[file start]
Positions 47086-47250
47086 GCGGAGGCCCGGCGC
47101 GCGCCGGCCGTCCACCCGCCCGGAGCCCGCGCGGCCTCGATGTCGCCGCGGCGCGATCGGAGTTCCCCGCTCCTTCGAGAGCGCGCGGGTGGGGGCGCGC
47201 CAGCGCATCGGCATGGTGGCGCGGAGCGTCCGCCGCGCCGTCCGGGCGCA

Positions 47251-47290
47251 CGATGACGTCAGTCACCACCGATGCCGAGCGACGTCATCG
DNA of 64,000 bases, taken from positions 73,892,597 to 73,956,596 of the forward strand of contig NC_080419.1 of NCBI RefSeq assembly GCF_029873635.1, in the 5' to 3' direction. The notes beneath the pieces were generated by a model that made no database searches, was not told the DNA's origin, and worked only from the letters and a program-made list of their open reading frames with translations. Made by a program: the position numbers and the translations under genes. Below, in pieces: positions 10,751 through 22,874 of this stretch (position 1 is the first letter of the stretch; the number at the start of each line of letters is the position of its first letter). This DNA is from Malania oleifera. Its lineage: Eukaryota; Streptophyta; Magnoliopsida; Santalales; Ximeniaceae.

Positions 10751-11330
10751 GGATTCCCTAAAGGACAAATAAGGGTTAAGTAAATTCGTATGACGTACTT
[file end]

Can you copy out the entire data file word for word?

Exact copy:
Positions 47086-47250
47086 GCGGAGGCCCGGCGC
47101 GCGCCGGCCGTCCACCCGCCCGGAGCCCGCGCGGCCTCGATGTCGCCGCGGCGCGATCGGAGTTCCCCGCTCCTTCGAGAGCGCGCGGGTGGGGGCGCGC
47201 CAGCGCATCGGCATGGTGGCGCGGAGCGTCCGCCGCGCCGTCCGGGCGCA

Positions 47251-47290
47251 CGATGACGTCAGTCACCACCGATGCCGAGCGACGTCATCG
DNA of 64,000 bases, taken from positions 73,892,597 to 73,956,596 of the forward strand of contig NC_080419.1 of NCBI RefSeq assembly GCF_029873635.1, in the 5' to 3' direction. The notes beneath the pieces were generated by a model that made no database searches, was not told the DNA's origin, and worked only from the letters and a program-made list of their open reading frames with translations. Made by a program: the position numbers and the translations under genes. Below, in pieces: positions 10,751 through 22,874 of this stretch (position 1 is the first letter of the stretch; the number at the start of each line of letters is the position of its first letter). This DNA is from Malania oleifera. Its lineage: Eukaryota; Streptophyta; Magnoliopsida; Santalales; Ximeniaceae.

Positions 10751-11330
10751 GGATTCCCTAAAGGACAAATAAGGGTTAAGTAAATTCGTATGACGTACTT